Mnangagwa, known in Zimbabwe by his nickname ‘The Crocodile’, had been one of Mugabe’s key lieutenants, serving in various ministerial roles since the the 1980s, becoming First Vice President in 2014.
The politician led the country’s delegation to the United Nations last year, where he rejected calls to respect the human rights of gay people.
He said: “With regards to areas that we felt we would not accept, it is issues of gays and homosexuality, which is unlawful in our country. We rejected all those.
“There are a few countries from Europe which recommended we reconsider our position with regard to adults of same sex marrying each other that we rejected.”
Mnangagwa also insisted that Zimbabweans will “reject attempts to prescribe ‘new rights’ that are contrary to our norms, values, traditions and beliefs”.
Writing for PinkNews when Mugabe was ousted, queer Zimbabwean Joyline Maenzanise said: “As a queer person, my deepest fear is that we may only be replacing one homophobe with another, even if they may not be as dramatic.
“I highly doubt that that new leader will express sentiments that are any different from what President Mugabe has staunchly believed about the LGBT+ folks.
“They may not publicly condemn us and compare us to animals – which have also been shown to have homosexual species, thus refuting the dehumanising comparison – but they will, most likely, not be a champion for the queer community.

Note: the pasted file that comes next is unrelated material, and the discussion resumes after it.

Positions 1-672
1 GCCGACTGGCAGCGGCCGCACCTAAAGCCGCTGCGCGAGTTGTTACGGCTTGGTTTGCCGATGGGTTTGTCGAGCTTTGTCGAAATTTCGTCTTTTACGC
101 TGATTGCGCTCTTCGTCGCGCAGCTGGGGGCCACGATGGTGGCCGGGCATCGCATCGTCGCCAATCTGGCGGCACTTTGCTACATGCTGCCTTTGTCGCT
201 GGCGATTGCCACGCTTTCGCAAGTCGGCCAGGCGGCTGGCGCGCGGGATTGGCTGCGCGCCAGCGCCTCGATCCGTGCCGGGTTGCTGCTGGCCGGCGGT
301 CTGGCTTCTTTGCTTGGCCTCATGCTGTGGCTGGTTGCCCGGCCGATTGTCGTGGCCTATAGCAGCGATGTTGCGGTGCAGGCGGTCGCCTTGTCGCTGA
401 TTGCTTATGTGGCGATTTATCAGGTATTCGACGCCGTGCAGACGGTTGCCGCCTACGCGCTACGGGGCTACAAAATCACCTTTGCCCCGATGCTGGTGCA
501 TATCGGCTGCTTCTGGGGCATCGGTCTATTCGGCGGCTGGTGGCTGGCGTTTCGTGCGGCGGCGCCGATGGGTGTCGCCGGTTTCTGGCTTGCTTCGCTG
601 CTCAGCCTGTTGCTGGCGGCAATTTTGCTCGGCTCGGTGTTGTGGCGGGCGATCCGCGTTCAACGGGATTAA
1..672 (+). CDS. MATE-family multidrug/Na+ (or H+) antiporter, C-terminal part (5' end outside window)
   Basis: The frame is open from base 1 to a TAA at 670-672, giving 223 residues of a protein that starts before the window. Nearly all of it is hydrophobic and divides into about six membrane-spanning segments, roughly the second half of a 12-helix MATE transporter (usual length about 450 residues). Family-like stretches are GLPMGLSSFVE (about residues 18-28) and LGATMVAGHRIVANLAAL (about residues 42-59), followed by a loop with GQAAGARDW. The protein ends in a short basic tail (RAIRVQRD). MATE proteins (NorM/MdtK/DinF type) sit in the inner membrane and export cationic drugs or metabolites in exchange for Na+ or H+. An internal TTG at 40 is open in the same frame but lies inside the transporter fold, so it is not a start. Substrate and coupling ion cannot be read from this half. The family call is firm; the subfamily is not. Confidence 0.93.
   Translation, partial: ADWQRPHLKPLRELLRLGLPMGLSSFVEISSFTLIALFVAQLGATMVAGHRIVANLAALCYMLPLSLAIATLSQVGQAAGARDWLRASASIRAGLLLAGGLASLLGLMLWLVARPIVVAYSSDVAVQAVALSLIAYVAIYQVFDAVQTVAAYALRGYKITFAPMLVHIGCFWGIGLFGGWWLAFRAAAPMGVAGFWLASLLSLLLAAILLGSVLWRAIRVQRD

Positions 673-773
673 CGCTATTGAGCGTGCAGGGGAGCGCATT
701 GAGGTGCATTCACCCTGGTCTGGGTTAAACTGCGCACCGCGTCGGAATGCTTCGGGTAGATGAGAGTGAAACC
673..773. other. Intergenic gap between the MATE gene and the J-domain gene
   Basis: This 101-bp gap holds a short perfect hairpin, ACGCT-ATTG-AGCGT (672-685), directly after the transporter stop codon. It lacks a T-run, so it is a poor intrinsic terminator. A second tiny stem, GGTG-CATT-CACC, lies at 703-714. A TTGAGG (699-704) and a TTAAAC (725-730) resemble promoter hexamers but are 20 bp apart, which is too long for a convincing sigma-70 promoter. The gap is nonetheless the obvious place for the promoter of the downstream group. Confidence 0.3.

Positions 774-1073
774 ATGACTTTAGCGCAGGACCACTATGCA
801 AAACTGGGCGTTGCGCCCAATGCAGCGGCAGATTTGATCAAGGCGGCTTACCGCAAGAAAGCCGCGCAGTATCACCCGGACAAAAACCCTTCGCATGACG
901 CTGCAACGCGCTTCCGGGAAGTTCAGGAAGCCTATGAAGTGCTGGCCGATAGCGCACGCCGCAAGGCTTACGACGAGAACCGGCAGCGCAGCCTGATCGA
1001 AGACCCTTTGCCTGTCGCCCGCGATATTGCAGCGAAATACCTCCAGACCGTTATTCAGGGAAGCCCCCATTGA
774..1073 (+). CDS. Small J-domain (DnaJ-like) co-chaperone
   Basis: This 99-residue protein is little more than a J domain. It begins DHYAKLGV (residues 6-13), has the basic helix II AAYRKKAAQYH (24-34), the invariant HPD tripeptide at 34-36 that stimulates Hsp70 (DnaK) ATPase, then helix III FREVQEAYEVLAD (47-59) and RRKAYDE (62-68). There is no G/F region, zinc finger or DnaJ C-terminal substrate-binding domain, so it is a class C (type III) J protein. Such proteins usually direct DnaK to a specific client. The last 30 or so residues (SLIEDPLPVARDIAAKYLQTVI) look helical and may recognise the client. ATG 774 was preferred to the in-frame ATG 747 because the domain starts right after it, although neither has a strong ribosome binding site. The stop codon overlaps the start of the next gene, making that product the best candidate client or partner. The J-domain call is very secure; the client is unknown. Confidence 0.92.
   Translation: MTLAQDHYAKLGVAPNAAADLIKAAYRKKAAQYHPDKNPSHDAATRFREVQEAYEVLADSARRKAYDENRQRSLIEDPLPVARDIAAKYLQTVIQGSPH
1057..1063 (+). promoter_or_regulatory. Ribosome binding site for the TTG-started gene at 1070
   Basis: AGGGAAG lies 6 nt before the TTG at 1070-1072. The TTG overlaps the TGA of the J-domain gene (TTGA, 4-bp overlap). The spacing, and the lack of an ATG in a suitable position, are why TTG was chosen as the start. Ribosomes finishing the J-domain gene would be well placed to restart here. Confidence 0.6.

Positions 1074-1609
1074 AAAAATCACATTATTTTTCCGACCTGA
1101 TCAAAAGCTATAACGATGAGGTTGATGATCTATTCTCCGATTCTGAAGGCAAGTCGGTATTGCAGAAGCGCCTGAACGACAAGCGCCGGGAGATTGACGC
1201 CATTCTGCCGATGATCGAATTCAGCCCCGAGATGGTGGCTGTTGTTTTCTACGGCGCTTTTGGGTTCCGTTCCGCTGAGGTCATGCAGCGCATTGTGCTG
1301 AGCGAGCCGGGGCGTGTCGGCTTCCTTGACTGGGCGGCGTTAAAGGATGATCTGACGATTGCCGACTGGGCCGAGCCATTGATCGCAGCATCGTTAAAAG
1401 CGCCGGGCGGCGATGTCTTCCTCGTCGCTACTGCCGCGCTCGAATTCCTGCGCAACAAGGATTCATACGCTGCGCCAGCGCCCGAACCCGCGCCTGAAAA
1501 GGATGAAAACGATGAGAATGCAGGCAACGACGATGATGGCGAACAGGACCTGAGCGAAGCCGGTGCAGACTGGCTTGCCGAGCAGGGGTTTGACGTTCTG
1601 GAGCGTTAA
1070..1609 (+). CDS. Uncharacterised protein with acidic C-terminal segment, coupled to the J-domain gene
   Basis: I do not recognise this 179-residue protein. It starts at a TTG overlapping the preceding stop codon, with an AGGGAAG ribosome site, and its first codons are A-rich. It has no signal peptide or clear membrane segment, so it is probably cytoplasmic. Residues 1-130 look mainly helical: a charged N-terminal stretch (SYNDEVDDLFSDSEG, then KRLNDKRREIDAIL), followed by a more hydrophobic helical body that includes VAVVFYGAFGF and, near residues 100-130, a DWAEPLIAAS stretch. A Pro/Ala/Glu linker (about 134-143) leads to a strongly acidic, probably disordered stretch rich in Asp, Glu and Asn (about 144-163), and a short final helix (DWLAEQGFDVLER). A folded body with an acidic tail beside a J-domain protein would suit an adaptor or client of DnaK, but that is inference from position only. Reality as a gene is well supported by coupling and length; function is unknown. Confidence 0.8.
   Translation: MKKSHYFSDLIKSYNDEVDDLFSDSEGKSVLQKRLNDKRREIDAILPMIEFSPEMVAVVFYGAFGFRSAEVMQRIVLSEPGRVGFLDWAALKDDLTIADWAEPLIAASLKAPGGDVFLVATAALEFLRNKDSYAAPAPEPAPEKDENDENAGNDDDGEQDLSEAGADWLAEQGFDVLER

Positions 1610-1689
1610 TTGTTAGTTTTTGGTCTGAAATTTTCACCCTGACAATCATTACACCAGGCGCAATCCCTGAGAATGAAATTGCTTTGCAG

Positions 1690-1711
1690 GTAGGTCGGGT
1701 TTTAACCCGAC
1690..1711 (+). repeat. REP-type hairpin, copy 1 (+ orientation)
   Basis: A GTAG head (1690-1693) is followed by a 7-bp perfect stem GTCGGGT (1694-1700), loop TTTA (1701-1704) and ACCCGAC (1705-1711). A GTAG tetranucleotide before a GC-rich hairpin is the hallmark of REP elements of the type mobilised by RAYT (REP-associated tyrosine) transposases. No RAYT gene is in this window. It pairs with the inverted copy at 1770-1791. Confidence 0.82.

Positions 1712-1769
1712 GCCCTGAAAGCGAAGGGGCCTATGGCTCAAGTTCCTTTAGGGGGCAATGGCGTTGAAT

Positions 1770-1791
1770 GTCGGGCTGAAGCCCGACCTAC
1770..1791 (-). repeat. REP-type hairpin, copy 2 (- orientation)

“I know that if I am ever attacked by queerphobes or if I am refused a job because of my gender identity, none of those candidates will come out to publicly condemn oppression of others on the grounds of their gender identity or sexual orientation.
“Until Zimbabwe has a leader who will recognise the rights of the LGBT+ community, I am always going to feel like an alien in my own country; a part of me will always feel caged.”
Pink Triangle Trust Secretary George Broadhead said: “Mugabe must rank as one of the worst homophobic leaders worldwide… let’s hope that the new regime will be truly democratic and respect human rights.”
Mugabe previously gave a bizarre speech to the United Nations in which he ranted about gay rights before shouting “we are not gays!”
Mugabe has previously claimed homosexuality is a filthy disease, and insisted Zimbabwe would “never, never, never” support homosexuality.
When the country suffered one of its worst droughts in decades last year, Mugabe held a lavish birthday party at which he vowed to reject international aid that requires Zimbabwe to accept human rights laws and stop persecuting gay people.